Playing Racket Sports May Worsen Knee OA in Overweight Patients
Racket sports such as tennis and racquetball appear to accelerate degeneration of the knee joint in overweight individuals with osteoarthritis (OA), according to a study presented at the annual meeting of the Radiological Society of North America (RSNA).
Knee OA is a major cause of pain and disability worldwide, affecting approximately 14 million people in the US alone. Excess body weight is a major risk factor. Physical activity offers a host of benefits for people who are overweight, but the wrong type of exercise could potentially increase damage in the knee joint, accelerating the need for total knee arthroplasty.
For the new study, researchers used high-powered MRI to assess the rate of degeneration of the knee joint in 415 overweight and/or obese patients, average age 59, drawn from the Osteoarthritis Initiative, a National Institutes of Health-supported study of individuals with mild to moderate OA (Figures 1-2).
Figure 1. MRI images of a right knee at baseline (A, C) and after 48 months (B, D) for an overweight 47-year-old woman in the elliptical trainer group (A-B) and an overweight 64-year-old man in the racket sports group (C-D). The man in the racket sports group developed severe cartilage damage at the femur and tibia bones (arrows). No cartilage damage was seen in the woman in the elliptical trainer group (A-B). Images courtesy of the Radiological Society of North America.
Figure 2. MRI images of a right knee at baseline (A, C) and after 48 months (B, D) for an obese 76-year-old man in the elliptical trainer group (A-B) and an obese 59-year-old woman in the racket sport group (C-D). The woman developed severe cartilage damage at the femur and tibia bones (arrows), with associated damage of the meniscus (asterisk). No cartilage damage was seen in the man in the elliptical trainer group (A, B). Images courtesy of the Radiological Society of North America.
Study participants kept detailed records of their participation in 6 types of physical activity:
- Ball sports
- Elliptical trainer
- Racket sports
The researchers performed baseline MRIs and then measured changes in the patients’ knees over 4 years using the modified Whole-Organ Magnetic Resonance Imaging Score (WORMS). A higher score indicates more degeneration. Patients regularly participating in racket sports saw their overall WORMS score increase significantly, compared with patients who regularly used the elliptical trainer over the study period. Surprisingly, the overall WORMS score also increased significantly in the racket sports group compared with the jogging/running group. Racket sports participants saw significantly greater degeneration in the medial tibial cartilage compartment. Participants using the elliptical trainer showed the smallest changes in structural degeneration over 4 years.
“In our study, progression of overall knee joint degeneration was consistently higher in overweight and/or obese patients engaging in racket sports,” said the study’s lead author Silvia Schirò, MD, from the University of California San Francisco and the University of Parma in Parma, Italy.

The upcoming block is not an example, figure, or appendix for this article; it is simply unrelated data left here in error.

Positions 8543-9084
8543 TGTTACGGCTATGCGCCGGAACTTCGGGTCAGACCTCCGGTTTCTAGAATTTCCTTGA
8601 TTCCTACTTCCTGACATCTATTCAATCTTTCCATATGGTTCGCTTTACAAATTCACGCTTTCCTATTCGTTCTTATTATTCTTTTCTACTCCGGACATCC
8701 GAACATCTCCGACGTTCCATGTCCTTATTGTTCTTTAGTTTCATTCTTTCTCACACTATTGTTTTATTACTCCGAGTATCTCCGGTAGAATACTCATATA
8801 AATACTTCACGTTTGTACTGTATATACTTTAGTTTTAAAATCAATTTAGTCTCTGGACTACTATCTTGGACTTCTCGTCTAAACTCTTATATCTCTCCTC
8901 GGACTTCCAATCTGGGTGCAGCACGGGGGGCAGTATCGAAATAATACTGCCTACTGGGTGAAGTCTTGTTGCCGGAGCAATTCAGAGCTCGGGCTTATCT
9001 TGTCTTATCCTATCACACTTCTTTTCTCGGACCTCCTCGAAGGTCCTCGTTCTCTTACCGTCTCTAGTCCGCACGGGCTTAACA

“We also found that workouts using an elliptical trainer were associated with reduced progression of overall knee joint and cartilage defects. Moreover, our findings showed that when comparing different low impact activities with each other, such as bicycling, elliptical trainer, and swimming, the elliptical trainer was associated with the lowest increase in WORMS sub-scores over 48 months.”
The more-rapid degeneration of the knee joint in people who participated in racket sports is likely due to the high-speed lateral movements inherent to such sports, Dr. Schirò said. These movements can affect the femoral-tibia compartment.
“A large lateral force imparted at the foot during side-to-side movements may be driving large knee adduction moments, a key feature in medial compartment disease, which imparts high compressive loads on the medial tibia and femoral condyle,” she said. “In support of this premise, the racket sports group showed elevated cartilage degeneration in the medial tibia.”
The researchers theorize that joint mechanics are impaired in overweight and obese individuals, with a harmful joint overload triggering increased contact stress on the meniscus. Damage to the meniscus compromises the protective cushion on the cartilage of the knee.
“High-impact physical activity with elevated load and high shear forces may trigger and accelerate this process,” Dr. Schirò said. “Moreover, participants who played racket sports showed significantly more meniscal degeneration when compared to the remainder of the study group.”
The data suggest that overweight individuals who continue to play racket sports could slow degeneration in their knees by making modifications to their activities, such as switching to sports with less fast-paced and high shear loads like badminton or doubles tennis.
However, Dr. Schirò emphasized that the degenerative process is complex and individual joint mechanics are highly variable.
“It is possible that some individuals with sufficient strength and motor control may be able to safely play these sports,” she said. “Our data suggest that as a group, though, overweight and obese individuals who play racket sports are at higher risk for disease progression.”
Schirò S, Foreman SC, Posadzy M, Joseph GB, Sverzellati N, Souza RB, McCulloch CE, Nevitt MC, Link TM. Impact of Different Physical Activity Types on Longitudinal Knee Joint Health in Overweight and Obese Subjects: Data from the Osteoarthritis Initiative. Presented at RSNA2020, the106th Scientific Assembly and Annual Meeting of the Radiological Society of North America, November 29-December 4 (virtual meeting).